People afraid of populists instead of refugees

Helen Mihelson
, reporter
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Photo: PantherMedia / Scanpix

During a time when parties are gearing up for election campaigns and general hysteria has become a mainstay of public utterances, Postimees decided to find out what Estonians really fear.

We did not ask people about their everyday troubles but tried to gauge what people fear in Estonia’s future in light of looming elections.

It turned out that topics parties play up in their campaigns align with the fears of their supporters. Whether the Conservative People’s Party (EKRE) and fears of mass immigration, Social Democrats and intolerance, Estonian Greens and destruction of forests or the Reform Party contrasting to EKRE.

The results beg the question which came first, the hen or the egg. Whether fears existed in people all along or whether they’re there because parties keep highlighting them?

Extremism feared

The study commissioned by Postimees and BNS and carried out by pollster Kantar Emor revealed that the thing Estonians fear the most is the rise to power of extremists and populists. One fifth of people questioned feel trepidation in the face of that possibility.

Looking at this fear among voters of different parties, it turns out that 40 percent of Pro Patria voters fear the rise of extremism. Supporters of the Reform Party are right up there with them. Only one group has no fear of populists seizing power – supporters of EKRE.

Kantar Emor survey expert Aivar Voog said that respondents thought of EKRE when answering that particular question. Voog said that success populist parties have seen in other European countries, where a single radical and confrontational party has always attempted to make the scene, also plays a part in the opinions of Estonians. The expert said that EKRE is seen as that force in Estonia.

“Most Estonians are peaceful and dislike conflict. The general attitude is the fewer conflicts and antagonism, the better. EKRE is seen as a sharply confrontational force,” Voog said. “Because the press has also described the national conservatives as an extreme party, these attitudes are reflected in the fears of residents,” he added.

Fear of an economic crisis

A new economic crisis is the second most prevalent fear among Estonians. A decade after the previous crisis and with the air already smelling of the next one, 13 percent of people questioned said they fear a new economic collapse.

Non-ethnic Estonians are far more afraid of an economic crisis than Estonians. It is the second most common fear among other nationalities and only comes in fifth for ethnic Estonians. “There has been more talk of economic problems in the Russian-language press. The effect of Russian media can be felt here,” Voog explained.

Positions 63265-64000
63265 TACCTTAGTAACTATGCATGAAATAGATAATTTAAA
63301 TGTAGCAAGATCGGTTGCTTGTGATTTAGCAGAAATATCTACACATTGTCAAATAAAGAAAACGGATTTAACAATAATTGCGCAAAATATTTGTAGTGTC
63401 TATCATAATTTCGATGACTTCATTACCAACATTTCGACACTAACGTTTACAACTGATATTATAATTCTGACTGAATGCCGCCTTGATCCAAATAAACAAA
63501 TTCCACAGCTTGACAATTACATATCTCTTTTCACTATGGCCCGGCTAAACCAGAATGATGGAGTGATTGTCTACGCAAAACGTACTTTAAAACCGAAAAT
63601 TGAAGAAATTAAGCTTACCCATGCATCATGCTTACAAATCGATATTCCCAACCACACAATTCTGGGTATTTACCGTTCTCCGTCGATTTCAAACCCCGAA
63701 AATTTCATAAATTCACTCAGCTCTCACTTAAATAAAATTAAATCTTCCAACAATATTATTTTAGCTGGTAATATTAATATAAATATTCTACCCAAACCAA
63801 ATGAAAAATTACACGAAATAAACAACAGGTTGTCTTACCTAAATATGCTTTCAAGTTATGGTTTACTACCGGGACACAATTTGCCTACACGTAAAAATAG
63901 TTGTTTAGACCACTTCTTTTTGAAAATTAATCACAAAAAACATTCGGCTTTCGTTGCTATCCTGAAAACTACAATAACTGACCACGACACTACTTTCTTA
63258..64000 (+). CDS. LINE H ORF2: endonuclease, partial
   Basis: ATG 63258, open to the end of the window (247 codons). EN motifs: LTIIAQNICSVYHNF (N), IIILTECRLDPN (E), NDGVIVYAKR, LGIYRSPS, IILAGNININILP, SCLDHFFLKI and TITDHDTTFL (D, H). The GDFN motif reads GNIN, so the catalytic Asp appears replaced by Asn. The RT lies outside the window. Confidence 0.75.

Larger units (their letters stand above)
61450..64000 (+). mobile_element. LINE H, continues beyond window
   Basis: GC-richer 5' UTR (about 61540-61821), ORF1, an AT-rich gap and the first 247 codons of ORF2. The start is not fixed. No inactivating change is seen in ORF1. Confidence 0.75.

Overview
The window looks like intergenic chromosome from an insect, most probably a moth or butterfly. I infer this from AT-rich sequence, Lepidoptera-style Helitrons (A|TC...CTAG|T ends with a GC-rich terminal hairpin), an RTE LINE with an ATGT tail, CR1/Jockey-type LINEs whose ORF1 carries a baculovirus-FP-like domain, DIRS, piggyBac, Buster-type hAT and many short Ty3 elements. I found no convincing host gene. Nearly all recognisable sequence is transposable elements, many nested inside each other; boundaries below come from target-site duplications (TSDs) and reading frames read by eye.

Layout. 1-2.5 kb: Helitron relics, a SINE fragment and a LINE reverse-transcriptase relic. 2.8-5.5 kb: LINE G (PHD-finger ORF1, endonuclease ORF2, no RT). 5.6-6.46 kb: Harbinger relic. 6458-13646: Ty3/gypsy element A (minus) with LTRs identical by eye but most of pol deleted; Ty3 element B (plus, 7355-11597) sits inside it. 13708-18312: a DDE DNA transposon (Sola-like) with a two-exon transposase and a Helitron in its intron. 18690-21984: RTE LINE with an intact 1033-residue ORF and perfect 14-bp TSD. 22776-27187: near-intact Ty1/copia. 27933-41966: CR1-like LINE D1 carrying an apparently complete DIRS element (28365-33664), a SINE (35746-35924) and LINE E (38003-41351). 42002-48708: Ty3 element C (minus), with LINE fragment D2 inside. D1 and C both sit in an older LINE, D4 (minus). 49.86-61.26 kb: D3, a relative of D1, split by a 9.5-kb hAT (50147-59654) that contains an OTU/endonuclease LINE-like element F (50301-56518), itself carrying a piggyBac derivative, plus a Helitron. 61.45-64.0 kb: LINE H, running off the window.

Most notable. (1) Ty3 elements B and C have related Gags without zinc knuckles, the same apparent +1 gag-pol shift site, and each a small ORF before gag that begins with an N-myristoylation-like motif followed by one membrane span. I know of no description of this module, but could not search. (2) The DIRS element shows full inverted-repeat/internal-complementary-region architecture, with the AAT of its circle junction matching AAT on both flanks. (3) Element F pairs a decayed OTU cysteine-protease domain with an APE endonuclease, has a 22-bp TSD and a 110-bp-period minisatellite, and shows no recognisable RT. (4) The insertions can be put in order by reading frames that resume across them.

It is also noteworthy that fears of an economic crisis are three times as common among salaried workers than they are among entrepreneurs.

Every tenth respondent is afraid of mass immigration. EKRE voters clearly stand out among other sociodemographic groups here as every fourth national conservative voter is most afraid of mass immigration.

The Pro Patria voter is the second most intimidated by mass immigration. Anti-immigration plays a central part in both conservative parties’ election programs.

That said, unchecked immigration is not the first fear of Pro Patria voters. Supporters of the minority coalition partner, that exhibited notable rigidity concerning the UN Global Compact on Migration last week, are twice as afraid of the rise to power of radical political forces.

EKRE voters are more afraid of surrendering sovereignty to the European Union than of mass immigration. Voters of the Center Party are also afraid of Estonia parting with some of its independence, while supporters of other parties virtually do not have that fear.

“This likely has to do with people’s age,” Voog said in comment of fears for sovereignty among the ruling Center Party’s voters. “What makes it a fear of Center’s supporters is the fact they include a lot of elderly people who tend to fear surrender of sovereignty the most,” he added.

It was the third most prevalent fear, after radicals and mass immigration, in the 50-84 age group. The fear was hardly even mentioned in the youngest age group.

“Young people born after Estonia regained its independence or immediately before that have not experienced a transition of power. The elderly are more experienced in those terms. They remember and know how fragile it all really is,” Voog commented.

Fears of young people

Younger respondents were more afraid of growing intolerance as were voters of the Social Democrats.

Young people and people living in rural areas more often gave destruction of natural habitat as their main fear. That fear was also on the minds of Estonian Greens’ voters.

The survey demonstrated that while there are no great differences inside other sociodemographic groups, fears clearly differ along party lines. Voog said this suggests people pick parties based on their values.

Asked whether these fears are self-induced or whether messages of parties have had a strong effect, Voog said it is likely a combination of the two.

“You cannot convince a person of an idea they are not inclined to entertain. Messages take root in fertile soil and if people already think along those lines. But it is true parties can use communication to either boost or downplay those fears,” the expert said.

Kantar Emor questioned 1,237 Estonian residents between the ages of 15 and 84 online in mid-November.